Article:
This concludes our memingful journey. As per my usual MO, I have managed to turn what was supposed to be a silly excursion into a platform for SRS MUSINGS AND PHILOSOPHY. I hope that’s what you signed up for, because as always, what I inevitably bring is THE HEAVY.

10 Comments

Children visit this site. Moderate your language accordingly.

They do say that stories are one of the oldest and greatest methods of sharing knowledge! I suppose it makes them even more special when they develop knowledge in the writer as much as they do the reader.

But it is hard to write something that’s fundamentally close to your heart. I’m terrible, have always been terrible, for stopping and starting. I get an inch in and have to change gears and start over. I struggle to ever really get into the heart of it, despite how strong my feelings about a subject might be. I think it takes a good amount of guts to be able to do that.

It is hard! I do think that even making the attempt, whether it’s in starts and stops or not, makes us better people.

In my own experience as a writer, I do hit psychological/emotional walls sometimes. It’s like I’ve swallowed a stone and it sits in my gut. And I know that if I want to get to the heart of what I’m trying to write about, I’m going to have to sink down and grip that stone. And doing so is going to hurt, and I may not like what I find. It’s not easy to do. I usually don’t even know how to access that material in the first place, although I’ve found stream-of-consciousness writing and doodling has been more effective more often for me than most other logic-focused attempts. For whatever reason, for my personality, this isn’t a logic thing. This is a sitting-on-a-park-bench-sobbing-in-the-rain-while-compulsively-doodling kind of thing. Man, the people walking by must have thought I was having some sort of mental break.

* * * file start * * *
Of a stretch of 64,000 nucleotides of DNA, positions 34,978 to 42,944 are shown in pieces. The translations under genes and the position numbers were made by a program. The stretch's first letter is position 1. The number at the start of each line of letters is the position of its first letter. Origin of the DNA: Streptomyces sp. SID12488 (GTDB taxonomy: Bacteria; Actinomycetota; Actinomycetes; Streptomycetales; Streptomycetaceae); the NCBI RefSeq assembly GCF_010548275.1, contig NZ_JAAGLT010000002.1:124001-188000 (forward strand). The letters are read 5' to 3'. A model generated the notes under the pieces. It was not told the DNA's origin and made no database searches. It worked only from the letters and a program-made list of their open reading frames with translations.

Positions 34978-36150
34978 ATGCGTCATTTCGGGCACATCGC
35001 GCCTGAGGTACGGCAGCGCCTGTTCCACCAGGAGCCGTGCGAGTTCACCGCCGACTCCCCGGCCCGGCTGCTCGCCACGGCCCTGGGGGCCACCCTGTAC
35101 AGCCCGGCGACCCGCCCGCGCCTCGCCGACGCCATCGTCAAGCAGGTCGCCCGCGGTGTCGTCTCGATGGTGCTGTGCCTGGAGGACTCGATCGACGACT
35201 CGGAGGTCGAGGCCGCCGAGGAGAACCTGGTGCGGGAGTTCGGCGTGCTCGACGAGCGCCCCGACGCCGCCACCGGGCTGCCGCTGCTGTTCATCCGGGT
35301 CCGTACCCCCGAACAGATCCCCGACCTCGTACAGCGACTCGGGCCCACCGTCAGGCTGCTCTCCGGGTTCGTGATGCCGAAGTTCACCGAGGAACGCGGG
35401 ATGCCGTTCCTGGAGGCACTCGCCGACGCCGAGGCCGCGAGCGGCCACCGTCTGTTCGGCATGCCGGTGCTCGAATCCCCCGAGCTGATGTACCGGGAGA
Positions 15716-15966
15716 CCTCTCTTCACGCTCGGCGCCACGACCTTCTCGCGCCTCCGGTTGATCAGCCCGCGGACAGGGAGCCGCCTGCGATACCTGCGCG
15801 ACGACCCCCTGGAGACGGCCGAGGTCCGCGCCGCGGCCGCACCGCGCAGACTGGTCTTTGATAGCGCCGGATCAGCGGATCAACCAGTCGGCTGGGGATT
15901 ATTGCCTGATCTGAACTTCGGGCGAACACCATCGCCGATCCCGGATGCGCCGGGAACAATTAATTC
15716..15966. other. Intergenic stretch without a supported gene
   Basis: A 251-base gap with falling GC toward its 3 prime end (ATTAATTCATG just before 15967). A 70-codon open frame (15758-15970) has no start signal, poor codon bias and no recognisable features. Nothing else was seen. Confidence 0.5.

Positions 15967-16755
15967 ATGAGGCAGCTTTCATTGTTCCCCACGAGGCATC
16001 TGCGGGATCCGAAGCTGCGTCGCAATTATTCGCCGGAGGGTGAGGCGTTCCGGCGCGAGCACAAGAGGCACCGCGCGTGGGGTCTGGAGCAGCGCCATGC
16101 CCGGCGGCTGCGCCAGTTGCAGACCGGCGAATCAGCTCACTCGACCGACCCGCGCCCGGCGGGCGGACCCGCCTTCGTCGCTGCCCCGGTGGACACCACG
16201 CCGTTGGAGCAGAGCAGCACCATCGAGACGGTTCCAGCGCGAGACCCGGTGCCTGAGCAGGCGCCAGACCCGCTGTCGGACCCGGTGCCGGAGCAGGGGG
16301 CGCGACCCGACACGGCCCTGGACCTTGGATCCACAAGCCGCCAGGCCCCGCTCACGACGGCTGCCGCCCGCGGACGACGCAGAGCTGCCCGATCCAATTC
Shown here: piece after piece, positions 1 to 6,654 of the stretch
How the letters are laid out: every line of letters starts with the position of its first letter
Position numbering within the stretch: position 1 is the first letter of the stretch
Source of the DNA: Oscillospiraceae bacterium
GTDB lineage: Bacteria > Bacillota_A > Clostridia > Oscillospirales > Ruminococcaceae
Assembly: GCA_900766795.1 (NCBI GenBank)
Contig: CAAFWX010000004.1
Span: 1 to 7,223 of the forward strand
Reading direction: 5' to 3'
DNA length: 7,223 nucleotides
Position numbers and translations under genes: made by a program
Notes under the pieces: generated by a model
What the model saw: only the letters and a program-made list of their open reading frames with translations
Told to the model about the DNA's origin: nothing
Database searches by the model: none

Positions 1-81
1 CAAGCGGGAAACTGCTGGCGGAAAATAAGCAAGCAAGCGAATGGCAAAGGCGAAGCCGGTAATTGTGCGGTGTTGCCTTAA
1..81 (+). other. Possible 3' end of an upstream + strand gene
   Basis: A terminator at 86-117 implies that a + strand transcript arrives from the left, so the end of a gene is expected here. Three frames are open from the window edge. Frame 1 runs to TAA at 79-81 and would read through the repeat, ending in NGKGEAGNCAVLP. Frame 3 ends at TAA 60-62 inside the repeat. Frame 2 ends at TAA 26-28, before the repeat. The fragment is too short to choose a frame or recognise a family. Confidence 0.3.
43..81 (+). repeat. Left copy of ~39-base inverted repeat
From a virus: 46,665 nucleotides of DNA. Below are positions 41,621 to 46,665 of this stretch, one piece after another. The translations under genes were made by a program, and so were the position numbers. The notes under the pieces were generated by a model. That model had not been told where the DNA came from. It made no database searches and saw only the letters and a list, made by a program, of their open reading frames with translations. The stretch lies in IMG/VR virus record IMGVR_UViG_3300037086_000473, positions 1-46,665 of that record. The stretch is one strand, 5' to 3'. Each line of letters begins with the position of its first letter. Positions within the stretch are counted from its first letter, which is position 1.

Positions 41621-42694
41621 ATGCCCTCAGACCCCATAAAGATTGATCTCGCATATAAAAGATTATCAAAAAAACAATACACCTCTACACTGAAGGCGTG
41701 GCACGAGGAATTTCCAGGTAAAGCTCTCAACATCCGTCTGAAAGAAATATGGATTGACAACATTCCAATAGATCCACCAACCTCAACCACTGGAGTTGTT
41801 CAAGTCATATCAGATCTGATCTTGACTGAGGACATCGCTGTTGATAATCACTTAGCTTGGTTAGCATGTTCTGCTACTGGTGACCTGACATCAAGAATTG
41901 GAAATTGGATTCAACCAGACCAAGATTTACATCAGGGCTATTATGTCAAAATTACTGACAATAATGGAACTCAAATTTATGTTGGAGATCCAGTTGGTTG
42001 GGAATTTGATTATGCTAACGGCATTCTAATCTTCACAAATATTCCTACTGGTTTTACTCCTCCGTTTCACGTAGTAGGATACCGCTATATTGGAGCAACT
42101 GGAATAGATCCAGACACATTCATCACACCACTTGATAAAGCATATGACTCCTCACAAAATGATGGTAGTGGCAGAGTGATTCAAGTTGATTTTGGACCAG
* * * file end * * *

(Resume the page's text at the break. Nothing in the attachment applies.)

But I did crack the block! So I guess that’s something.